Marengo County Reviews / Testimonials
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Marengo County
Marengo County is a county of the U.S. state of
Alabama. As of the 2010 census, the population
was 21,027.[2] The largest city is Demopolis
and the county seat is Linden.[1] It is named in
honor of Battle of Marengo near Turin, Italy,
where French leader Napoleon Bonaparte
defeated the Austrians on June 14, 1800.


Marengo County was created by the Alabama
Territorial legislature on February 6, 1818, from
land acquired from the Choctaw Indians by the
Treaty of Fort St. Stephens on October 24,
1816.[3] The name of the county commemorates
Napoleon's victory at the Battle of Marengo over
the Austrian armies on June 14, 1800.[1] This
name was chosen in honor of the first European-
American settlers, Bonapartists exiled from
France after Napoleon's downfall, who in 1817
settled the area around Demopolis. They were
trying to develop a Vine and Olive Colony.


The county seat was originally
known as the Town of Marengo, but in 1823 the
name was changed to Linden.[1] Linden is a
shortened version of Hohenlinden, scene of the
Battle of Hohenlinden, a French victory in
Bavaria on December 3, 1800 during Napoleon's
campaign.[1] County courthouse fires occurred
in 1848 and 1965, but most of the courthouse
records were in a vault and largely saved in both
instances.[1]


Barney's Upper Place, an I-house in Putnam that
was built in 1833.
Situated in Alabama's Black Belt and having a
naturally rich soil, the county was developed by
planters for numerous cotton plantations,
dependent on the labor of gangs of enslaved
African Americans.[3] The enslaved black
population comprised the majority of the county
decades before the American Civil War. In 1860
the population consisted of 24,409 slaves, 6761
free whites (including 944 slave owners), and
one "free person of color," for a total combined
population of 31,171.[5] At this time there were
778 plantations and farms in the county.[5]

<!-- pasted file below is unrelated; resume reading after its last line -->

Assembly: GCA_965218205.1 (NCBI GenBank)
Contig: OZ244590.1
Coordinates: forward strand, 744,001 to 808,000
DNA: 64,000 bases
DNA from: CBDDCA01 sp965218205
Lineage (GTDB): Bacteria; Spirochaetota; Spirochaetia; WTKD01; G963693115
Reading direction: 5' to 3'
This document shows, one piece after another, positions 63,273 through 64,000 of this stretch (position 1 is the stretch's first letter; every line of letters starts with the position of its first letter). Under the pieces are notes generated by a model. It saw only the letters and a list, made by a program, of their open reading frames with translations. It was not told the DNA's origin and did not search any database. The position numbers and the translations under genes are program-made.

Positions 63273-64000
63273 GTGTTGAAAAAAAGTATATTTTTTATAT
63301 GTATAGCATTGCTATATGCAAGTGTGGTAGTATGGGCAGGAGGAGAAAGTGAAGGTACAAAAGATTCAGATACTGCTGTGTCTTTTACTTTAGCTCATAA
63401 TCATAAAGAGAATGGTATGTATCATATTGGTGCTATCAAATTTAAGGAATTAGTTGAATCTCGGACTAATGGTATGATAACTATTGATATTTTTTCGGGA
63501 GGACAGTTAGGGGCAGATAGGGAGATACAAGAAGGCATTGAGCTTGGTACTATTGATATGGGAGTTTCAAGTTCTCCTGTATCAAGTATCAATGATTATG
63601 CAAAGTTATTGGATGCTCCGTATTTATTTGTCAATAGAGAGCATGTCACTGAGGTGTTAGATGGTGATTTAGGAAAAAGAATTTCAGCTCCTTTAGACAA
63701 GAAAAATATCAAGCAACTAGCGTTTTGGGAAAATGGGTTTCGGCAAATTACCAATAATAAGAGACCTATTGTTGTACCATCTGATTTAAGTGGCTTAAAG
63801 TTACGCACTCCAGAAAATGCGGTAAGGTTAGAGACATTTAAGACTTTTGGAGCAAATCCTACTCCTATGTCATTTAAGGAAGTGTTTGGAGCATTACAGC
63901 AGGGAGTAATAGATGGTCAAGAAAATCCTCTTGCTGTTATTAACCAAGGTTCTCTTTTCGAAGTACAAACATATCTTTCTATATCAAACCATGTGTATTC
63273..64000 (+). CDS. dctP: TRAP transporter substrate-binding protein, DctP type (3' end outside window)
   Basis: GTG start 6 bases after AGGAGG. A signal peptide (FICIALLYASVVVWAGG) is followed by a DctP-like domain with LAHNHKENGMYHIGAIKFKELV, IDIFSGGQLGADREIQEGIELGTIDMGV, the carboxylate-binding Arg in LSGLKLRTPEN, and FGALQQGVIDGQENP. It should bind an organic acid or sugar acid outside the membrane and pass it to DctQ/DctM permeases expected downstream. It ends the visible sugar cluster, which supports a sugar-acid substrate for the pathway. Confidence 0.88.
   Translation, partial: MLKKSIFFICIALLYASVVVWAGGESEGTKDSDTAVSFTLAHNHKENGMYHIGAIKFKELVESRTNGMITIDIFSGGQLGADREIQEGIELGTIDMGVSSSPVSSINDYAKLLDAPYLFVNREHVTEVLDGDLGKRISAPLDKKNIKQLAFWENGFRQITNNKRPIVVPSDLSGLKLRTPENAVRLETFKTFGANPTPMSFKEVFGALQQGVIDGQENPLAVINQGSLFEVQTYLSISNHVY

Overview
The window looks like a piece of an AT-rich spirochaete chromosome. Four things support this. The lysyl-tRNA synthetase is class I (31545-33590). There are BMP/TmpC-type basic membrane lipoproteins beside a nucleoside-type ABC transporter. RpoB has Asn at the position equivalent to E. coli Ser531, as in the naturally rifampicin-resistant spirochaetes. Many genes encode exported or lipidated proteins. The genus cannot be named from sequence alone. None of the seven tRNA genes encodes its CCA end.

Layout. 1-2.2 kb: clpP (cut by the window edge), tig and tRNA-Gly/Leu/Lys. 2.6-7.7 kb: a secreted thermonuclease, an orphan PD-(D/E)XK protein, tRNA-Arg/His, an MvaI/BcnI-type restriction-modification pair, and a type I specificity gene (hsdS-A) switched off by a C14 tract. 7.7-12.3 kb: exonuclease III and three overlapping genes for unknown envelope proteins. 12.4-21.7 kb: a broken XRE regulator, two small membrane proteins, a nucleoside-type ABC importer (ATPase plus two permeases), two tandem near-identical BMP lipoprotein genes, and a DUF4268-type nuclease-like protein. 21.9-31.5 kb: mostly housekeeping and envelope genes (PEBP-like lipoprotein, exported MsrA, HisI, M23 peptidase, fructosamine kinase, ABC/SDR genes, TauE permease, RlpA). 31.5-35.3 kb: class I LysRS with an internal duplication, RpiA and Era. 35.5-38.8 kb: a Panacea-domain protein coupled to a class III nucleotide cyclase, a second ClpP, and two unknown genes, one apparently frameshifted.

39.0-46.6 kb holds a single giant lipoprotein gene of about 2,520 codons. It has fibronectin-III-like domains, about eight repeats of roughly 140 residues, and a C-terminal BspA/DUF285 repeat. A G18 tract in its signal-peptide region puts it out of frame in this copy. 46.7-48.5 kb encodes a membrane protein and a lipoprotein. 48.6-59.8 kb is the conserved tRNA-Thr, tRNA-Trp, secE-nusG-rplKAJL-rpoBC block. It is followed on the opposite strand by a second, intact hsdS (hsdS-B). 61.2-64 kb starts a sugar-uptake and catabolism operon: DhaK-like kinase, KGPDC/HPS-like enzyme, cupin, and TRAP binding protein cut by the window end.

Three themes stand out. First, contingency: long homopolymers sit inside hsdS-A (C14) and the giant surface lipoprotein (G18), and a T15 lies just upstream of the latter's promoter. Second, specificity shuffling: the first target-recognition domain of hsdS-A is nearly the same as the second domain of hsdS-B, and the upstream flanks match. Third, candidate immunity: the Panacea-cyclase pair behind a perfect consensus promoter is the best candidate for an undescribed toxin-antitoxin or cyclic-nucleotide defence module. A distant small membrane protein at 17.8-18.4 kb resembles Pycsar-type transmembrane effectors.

Demopolis was home to the fourth-oldest Jewish
congregation in Alabama, B'nai Jeshurun. It was
established in 1858.[6] After the American Civil
War, the economy continued to be based on
agriculture. In the transition to free labor, many
freedmen turned to sharecropping or tenant
farming as a way to establish some
independence. They did not want to work in
owner-controlled field gangs.


The county population began
to diminish rapidly after World War II. People
left the farms for manufacturing jobs elsewhere,
particularly with the wartime buildup of the
defense industry on the West Coast.[3] The
movement of blacks out of Mississippi and other
parts of the Deep South was considered part of
their Great Migration, by which 5 million African
Americans left the South from 1940 to 1970.


The former cotton fields were gradually
converted to other uses. Some were used for
pastures for cattle and horses, others for
woodlands for timber, and others developed as
commercial catfish ponds for farming grain-fed
catfish.[3] Beginning in the 1960s, industry
began to move into the area; and the work force
was employed in paper mills, lumber mills, and
chemical plants.


As of the 2010 census,
there were 21,027 people residing in the county.
51.7% were Black or African American, 46.4%
White, 0.3% Asian, 0.2% Native American, 0.1%
Pacific Islander, 0.7% of some other race and
0.8% of two or more races. 1.7% were Hispanic
or Latino (of any race).


In 2000 there were 22,539 people, 8,767
households, and 6,277 families residing in the
county. The population density was 23 people
per square mile (9/km2). There were 10,127
housing units at an average density of 10 per
square mile (4/km2). The racial makeup of the
county was 51.71% Black or African American,
47.28% White, 0.08% Native American, 0.18%